United States District Court, D. Kansas
MEMORANDUM AND ORDER
TERESA J. JAMES, Magistrate Judge.
This matter is before the Court on Plaintiff's Motion to Amend Complaint (ECF No. 15). Plaintiff seeks leave to add new defendants and new claims against the original Defendant. Defendant Keith Drill opposes the motion. Upon consideration of the matter, the Court finds that the motion should be granted.
On August 12, 2014, Plaintiff filed his complaint pro se in the District Court of Johnson County, Kansas. Defendant removed the action to this Court on August 27, 2014. Plaintiff's original complaint alleges that Defendant violated his U.S. and Kansas constitutional rights and engaged in tortious behavior while Defendant was performing his duties as a municipal judge for the City of Mission, Kansas.
On August 29, 2014, Defendant filed a motion to dismiss this case for failure to state a claim upon which relief may be granted. That same day, Plaintiff filed a "Motion to Amend Complaint" and an "Amended Civil Law Suit" in the District Court of Johnson County, Kansas. Plaintiff's proposed Amended Complaint adds two defendants and asserts additional claims against Defendant Drill. Given that Defendant had served Plaintiff with hiss Notice of Removal by mail only two days earlier,  the Court will assume that Plaintiff erroneously filed his proposed pleading in Johnson County because he was unaware that Defendant had removed the action to this Court.
This case arises out of Plaintiff's encounter with Defendant while the latter was serving as a judge of the Mission, Kansas Municipal Court. Plaintiff appeared before Defendant on May 27, 2014, pursuant to a summons issued to him for a traffic violation. Plaintiff challenged Defendant's legal authorization to proceed with Plaintiff's arraignment on the grounds that the City of Mission is an artificial entity that lacks standing and that the Municipal Court lacked subject matter jurisdiction. Plaintiff further objected to Defendant entering a not guilty plea on Plaintiff's behalf. Ultimately, Defendant held Plaintiff in contempt and directed the Municipal Court bailiff to remove Plaintiff from the courtroom. Plaintiff alleges that he was shackled and restrained for two hours.
Federal Rule of Civil Procedure 15(a) governs the amendment of pleadings before trial. It provides that the parties may amend a pleading once "as a matter of course" before trial if they do so within (A) 21 days after serving the pleading, or (B) "if the pleading is one to which a responsive pleading is required, " 21 days after service of the responsive pleading or a motion under Fed.R.Civ.P. 12(b), (e), or (f), whichever is earlier. Other amendments are allowed "only with the opposing party's written consent or the court's leave." Rule 15(a)(2) also instructs that the court "should freely give leave when justice so requires." The court's decision to grant leave to amend a complaint, after the permissive period, is within the trial court's discretion and will not be disturbed absent an abuse of that discretion. The court may deny leave to amend upon a showing of "undue delay, bad faith or dilatory motive on the part of the movant, repeated failure to cure deficiencies by amendments previously allowed, undue prejudice to the opposing party by virtue of allowance of the amendment, futility of amendment, etc."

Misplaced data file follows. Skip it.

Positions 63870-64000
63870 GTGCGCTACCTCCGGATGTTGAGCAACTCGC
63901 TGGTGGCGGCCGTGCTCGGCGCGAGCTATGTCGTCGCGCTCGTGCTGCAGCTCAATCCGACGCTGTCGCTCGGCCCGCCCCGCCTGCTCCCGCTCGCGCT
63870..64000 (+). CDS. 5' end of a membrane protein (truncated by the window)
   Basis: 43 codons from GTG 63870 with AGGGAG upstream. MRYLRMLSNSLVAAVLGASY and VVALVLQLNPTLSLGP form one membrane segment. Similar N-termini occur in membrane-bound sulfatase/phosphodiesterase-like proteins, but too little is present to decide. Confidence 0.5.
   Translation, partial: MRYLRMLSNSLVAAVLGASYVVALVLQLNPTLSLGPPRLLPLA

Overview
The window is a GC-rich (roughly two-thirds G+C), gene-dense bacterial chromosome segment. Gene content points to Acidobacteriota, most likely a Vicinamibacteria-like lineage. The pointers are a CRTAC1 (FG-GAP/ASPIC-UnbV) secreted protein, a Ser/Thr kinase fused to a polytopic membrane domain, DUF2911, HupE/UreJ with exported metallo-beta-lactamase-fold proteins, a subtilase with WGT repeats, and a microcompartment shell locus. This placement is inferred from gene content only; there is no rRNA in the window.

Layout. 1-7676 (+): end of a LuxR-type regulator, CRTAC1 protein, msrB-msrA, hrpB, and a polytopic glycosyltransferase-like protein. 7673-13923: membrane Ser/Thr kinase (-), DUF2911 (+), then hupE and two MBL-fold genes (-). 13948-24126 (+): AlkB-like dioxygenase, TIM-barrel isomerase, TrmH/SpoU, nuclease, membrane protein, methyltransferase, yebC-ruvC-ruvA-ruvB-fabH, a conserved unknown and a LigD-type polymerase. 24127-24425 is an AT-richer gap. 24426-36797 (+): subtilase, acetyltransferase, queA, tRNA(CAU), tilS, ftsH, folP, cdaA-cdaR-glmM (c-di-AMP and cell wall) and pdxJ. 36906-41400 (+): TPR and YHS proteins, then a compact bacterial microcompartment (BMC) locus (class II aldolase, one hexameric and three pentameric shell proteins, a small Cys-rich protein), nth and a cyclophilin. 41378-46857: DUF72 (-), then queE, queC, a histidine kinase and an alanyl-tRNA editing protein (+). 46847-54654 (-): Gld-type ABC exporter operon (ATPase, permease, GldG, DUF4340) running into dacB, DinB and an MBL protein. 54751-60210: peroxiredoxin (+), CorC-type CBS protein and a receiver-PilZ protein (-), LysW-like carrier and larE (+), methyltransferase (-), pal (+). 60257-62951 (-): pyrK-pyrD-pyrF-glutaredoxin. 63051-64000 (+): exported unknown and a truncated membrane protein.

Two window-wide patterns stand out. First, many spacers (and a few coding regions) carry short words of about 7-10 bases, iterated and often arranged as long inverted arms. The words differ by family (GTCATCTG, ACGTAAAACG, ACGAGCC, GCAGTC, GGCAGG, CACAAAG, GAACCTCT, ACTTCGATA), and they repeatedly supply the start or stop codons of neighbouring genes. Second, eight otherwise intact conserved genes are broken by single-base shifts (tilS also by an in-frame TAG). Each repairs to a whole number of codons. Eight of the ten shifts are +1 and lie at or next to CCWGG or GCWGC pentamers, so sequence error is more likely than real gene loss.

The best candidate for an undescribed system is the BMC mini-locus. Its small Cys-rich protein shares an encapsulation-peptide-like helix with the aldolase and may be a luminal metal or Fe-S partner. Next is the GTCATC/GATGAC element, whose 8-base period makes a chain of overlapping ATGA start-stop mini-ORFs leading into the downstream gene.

The Court also liberally construes the pleadings of a pro se plaintiff. This does not mean, however, that the Court must become an advocate for the pro se plaintiff. Liberally construing a pro se plaintiff's complaint means that "if the court can reasonably read the pleadings to state a valid claim on which the plaintiff could prevail, it should do so despite the plaintiff's failure to cite proper legal authority, his confusion of various legal theories, his poor syntax and sentence construction, or his unfamiliarity with pleading requirements."
Defendant argues that the Court should deny Plaintiff's motion to amend his complaint because (1) the amended complaint fails to state a claim upon which relief may be granted and amendment is therefore futile, (2) Defendant and Wayne Brinkley are entitled to absolute and/or qualified immunity, and (3) Plaintiff lacks standing to assert and this Court does not have subject matter jurisdiction over the newly asserted tort claims under K.S.A. 12-105b. In essence, all of Defendant's arguments fall within the category of futility.
The Court rejects Defendant's arguments for reasons that have nothing to do with their merits. Under Rule 15(a), Plaintiff had the right to file his amended complaint as a matter of course because he filed it within 21 days after Defendant filed his motion under Fed.R.Civ.P. 12(b). Indeed, both parties filed their respective documents on the same day, albeit in different courts. The Court presumes that Plaintiff filed his amended pleading in Johnson County District Court because he had yet to receive notice that Defendant removed the case, but Defendant was not prejudiced by the error. Plaintiff would have been within the permissive period if he had filed his Amended Complaint within the following 20 days.
The Court's authority is thus constrained by Rule 15(a). "When the plaintiff has the right to file an amended complaint as a matter of course, however, the plain language of Rule 15(a) shows that the court lacks the discretion to reject the amended complaint based on its alleged futility." Because Federal Rule of Civil Procedure 15(a) affords Plaintiff the absolute right to amend his complaint, the Court grants his motion.
IT IS THEREFORE ORDERED that Plaintiff's Motion to Amend Complaint (ECF No. 15) is GRANTED. Because Plaintiff proceeds pro se and the proposed amended complaint has been made a part of the record in this case, Plaintiff need not take any further action to file his Amended Complaint. The clerk of the court shall file the ...